Rodeo Queens and the American Dream by Joan Burbick
Rating: ••• (Recommended)
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For a thoughtful perspective on life in the Western United States over the past seventy-five years, be sure to read Joan Burbick’s new book, Rodeo Queens and the American Dream. If Western rodeos representation a version of Western life that never quite rang true, the rodeo queens who attracted patrons to rodeos represented the aspirations and dreams of scores of Western women and the values of the rural communities in which they were raised.
Over the course of a dozen chapters, Burbick introduces readers to selected women who were elected to serve as rodeo queens from the 1930s to the present. Burbick listened to the stories of these woman, paged through the scrapbooks from when they served as rodeo queens. It’s clear that Burbick absorbed these stories, reflected on them, and presented them as representative of the dreams of rural Western women, while showing readers how the myths of life in the West were ritualized and reinforced through the rodeo and its representatives. Alongside Burbick, readers learn about changes in the West, about family ranches, about horsemanship. Most of all, we learn about what selected women thought was important and meaningful for them, and how the rodeo reflects life that never was.
Here’s one way that Burbick describes what she observed in her years of trying to come to understand the rodeo and the women who represented it (pp. 59-60):
throughout the United States, the rodeo plays out a pastoral vision of the
premodern West. It keeps alive a dream that has always been complicated by
race relations, politics, land, and capital – the dream of possessing and
working the land. Yet the dream persists. It’s told again and again through
national stories about American identity. And through these stories, the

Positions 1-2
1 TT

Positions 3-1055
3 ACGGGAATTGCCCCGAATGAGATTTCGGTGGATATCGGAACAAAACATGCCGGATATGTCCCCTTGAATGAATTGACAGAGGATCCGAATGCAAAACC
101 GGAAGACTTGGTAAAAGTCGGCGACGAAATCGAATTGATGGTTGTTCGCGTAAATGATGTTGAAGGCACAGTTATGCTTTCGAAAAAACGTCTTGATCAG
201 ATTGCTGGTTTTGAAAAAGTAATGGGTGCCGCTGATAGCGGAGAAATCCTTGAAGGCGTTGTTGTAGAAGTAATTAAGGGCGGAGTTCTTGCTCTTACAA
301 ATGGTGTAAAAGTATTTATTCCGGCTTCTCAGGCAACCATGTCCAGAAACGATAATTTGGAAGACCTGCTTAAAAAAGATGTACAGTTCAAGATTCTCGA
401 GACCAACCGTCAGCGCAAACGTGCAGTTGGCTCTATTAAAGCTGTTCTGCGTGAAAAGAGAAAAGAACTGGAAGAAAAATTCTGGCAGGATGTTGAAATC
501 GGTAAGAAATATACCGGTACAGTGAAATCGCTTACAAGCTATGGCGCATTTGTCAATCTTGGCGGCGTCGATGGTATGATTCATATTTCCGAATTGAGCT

ranch lives on, even if it’s long gone. JoAnne witnessed its disappearance,
though she never used rodeo as a way to hold onto her memories. Tenacious,
she kept her connection to ranching by doing odd jobs and keeping a few cows.
She lives for her chance to get back on her horse and do what she knows best.
Her two years as rodeo royalty were an early escape from incessant labor and
an opportunity to play cowgirl apart from the struggle of holding onto the
land. But the land remained the magnet, the place where she felt alive and at
The “JoAnne” in the quote was a rodeo queen in the 1940’s, and Burbick interviewed her when she was in her seventies. Each woman we meet represented her time and situation in ways that remain memorable. An Indian rodeo queen never interacted with the white women who were in the rodeo at the same time. A recent rodeo queen talked about representing moral values, but more than anything else, she showed how the modern West has lost many moral values. Toward the end of the book, the fine writing Burbick presents throughout the book reach new heights (pp. 210-11):
refers to these Old West rituals as games of ghosts, haunted houses mixing
nostalgia and the ridiculous. That West has gone, he says. But I disagree.
Ghosts usually come back to avenge a past wrong or to warn the living. They
trespass on our normal lives, upsetting our sense of reality. Where McMurtry
sees ghosts, I see pantomimes, the performers mechanically gesturing to the crowd
about a West that never was.
Rodeo Queens presents readers with a story that few of us may have given a second thought. Having read it, I find myself thinking more about the myths of America and how they remain alive.
Steve Hopkins, January 7, 2003
ã 2003 Hopkins and Company, LLC
The recommendation rating for this book appeared in the February 2003 issue of Executive Times
URL for this review: http://www.hopkinsandcompany.com/Books/Rodeo Queens.htm
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